The Official Beer of Boise Trails

Best Mountain Bike Rides in Boise

Boise has miles and miles of great mountain biking. Get out your bread and knife, because these are our jams: Boise’s best mountain bike rides.

Best 2-3 Hour Loops

Watchman Loop (16 miles; 2,300 ft. of climbing)

The Watchman loop is a cross-country classic: perfect for a weekend ride or a pre- or post-work ride in the summer when the days are long. Starting from Military Reserve, you have to tackle a steady 2,000+ feet of climbing, but the grade is moderate; there are no sustained “grunts.” Rocky Canyon Road is a gradual gravel spin, and Five Mile Gulch is an easy singletrack climb until you reach the “gut check” climb on Watchman. The pain is brief, and then Watchman rewards you with a few miles of scenic hillside singletrack as you traverse the upper foothills. At the end of Watchman you hit Three Bears, and it’s a ripper of a descent back to town from there. In 15 minutes, you’ll descend what took you an hour and a half to climb.

Watchman trail overlooking Five Mile Gulch

Shingle Creek to Dry Creek (13.5 miles; 2,300 ft. of climbing)

Want to get away from the dry, sandy, sunbaked trails in the lower foothills? This loop is for you. It has a ton of variety: rock features, creek crossings, wide open sections, narrow singletrack, green pines and yellow sagebrush. This is our go-to loop on super hot summer days because it has ample shade and lots of chances to dunk your head in the cold creek. Because the upper portion of Dry Creek is painfully steep, most folks ascend Shingle Creek and descend Dry Creek. Both trails are a bit tricky–you wouldn’t call them gnarly or super technical, but they’re tight and constantly changing, so they keep you on your toes. For that reason, this loop is recommended for intermediate riders.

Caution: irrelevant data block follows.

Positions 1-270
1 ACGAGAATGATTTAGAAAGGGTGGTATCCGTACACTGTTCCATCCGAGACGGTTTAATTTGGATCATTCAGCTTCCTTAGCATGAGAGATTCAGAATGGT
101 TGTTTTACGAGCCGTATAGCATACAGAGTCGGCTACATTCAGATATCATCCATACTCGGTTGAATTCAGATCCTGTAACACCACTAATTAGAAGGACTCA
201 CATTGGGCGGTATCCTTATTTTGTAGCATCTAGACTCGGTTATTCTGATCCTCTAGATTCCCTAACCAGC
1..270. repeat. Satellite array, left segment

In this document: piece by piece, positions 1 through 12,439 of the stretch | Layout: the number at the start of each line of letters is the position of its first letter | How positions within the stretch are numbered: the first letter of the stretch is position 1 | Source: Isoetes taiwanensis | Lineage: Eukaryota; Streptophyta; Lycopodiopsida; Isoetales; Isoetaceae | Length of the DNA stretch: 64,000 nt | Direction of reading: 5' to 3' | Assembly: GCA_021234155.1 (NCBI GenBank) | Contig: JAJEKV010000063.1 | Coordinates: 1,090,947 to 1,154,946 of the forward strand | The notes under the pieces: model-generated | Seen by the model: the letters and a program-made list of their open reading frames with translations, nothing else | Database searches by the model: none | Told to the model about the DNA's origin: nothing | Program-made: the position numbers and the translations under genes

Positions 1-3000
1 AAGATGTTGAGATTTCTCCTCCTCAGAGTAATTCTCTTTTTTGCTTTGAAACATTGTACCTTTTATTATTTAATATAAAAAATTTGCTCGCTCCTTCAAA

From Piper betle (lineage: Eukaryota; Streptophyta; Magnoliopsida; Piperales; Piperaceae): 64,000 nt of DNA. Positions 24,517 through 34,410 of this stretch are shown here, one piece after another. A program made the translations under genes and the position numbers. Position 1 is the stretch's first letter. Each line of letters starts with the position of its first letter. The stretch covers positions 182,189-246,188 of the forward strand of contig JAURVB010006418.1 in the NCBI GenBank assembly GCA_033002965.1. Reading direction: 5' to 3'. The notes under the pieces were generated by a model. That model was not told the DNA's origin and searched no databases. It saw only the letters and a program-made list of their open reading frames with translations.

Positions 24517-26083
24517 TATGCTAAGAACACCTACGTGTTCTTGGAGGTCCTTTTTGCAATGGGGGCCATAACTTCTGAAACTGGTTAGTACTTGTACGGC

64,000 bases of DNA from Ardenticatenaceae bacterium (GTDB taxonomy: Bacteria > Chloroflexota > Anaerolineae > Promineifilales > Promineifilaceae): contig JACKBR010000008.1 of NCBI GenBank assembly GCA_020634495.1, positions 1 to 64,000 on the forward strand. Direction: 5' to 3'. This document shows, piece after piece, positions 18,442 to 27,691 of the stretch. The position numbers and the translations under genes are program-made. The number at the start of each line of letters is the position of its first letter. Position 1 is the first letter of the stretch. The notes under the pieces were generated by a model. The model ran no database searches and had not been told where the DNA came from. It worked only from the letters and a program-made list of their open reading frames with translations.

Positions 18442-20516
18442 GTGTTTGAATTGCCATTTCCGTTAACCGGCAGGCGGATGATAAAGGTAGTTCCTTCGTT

Flowers on Shingle Creek

Best Technical Rides

Table Rock Tour (Mileage and climbing varies)

Most of Boise’s trails are smooth and fast, with a hard, sandy composition. Table Rock is an anomaly: it’s a playground of boulders and clay soil. Each trail is short but you can put together a legit loop with plenty of climbing if you connect them up. The highlights are Rock Island and Lower Tram. The eastern half of Rock Island has flowy whoops and occasional rocky step downs (all rollable). The western half has challenging “slow tech” rock features that require some pretty good bike handling skills. Finally, the southern spur is a short but rad rocky descent to the Lower Tram trail, another rad descent. For more mileage and fun chunky riding, use the Boise greenbelt to link up with the Castle Rock loop (including the Castle Rock Quarry spur).

Table rock tech

Hulls to Bob’s to Jump Line (7.5 miles; 1,100 ft. of climbing)

This is the best ride if you’re looking to combine a little bit of tech and a little bit of air with a lot of flow. Starting from the Hulls Gulch trailhead on 8th Street, Hulls provides a nice, even climb with plenty of character: the trail follows a creek, dipping and curving with fun little rocks sprinkled here and there. At the end of lower Hulls Gulch, you’re in for a painful grunt as you climb a portion of Trail 4 to the Hulls motorcycle lot. This part sucks but it only lasts a few minutes. After crossing 8th Street extended, keep an eye out for Bob’s trail on your left. Bob’s is a flowy but techy singletrack with one daunting rock section and plenty of other fun chunk. Bob’s will spit you out into a neighborhood. A quick pedal through the neighborhood leads to a gravel access road that will take you back to 8th Street. The Jump Line (known as “Might as Well Jump” on Strava”) descends from 8th Street to Hulls. The upper section has a series of easy, rollable tabletop jumps. The lower section is a sandy creek wash that changes week-to-week with the weather conditions. After the jump line, you’ll finish out the ride with a descent of Lower Hulls, which will take you back to your car.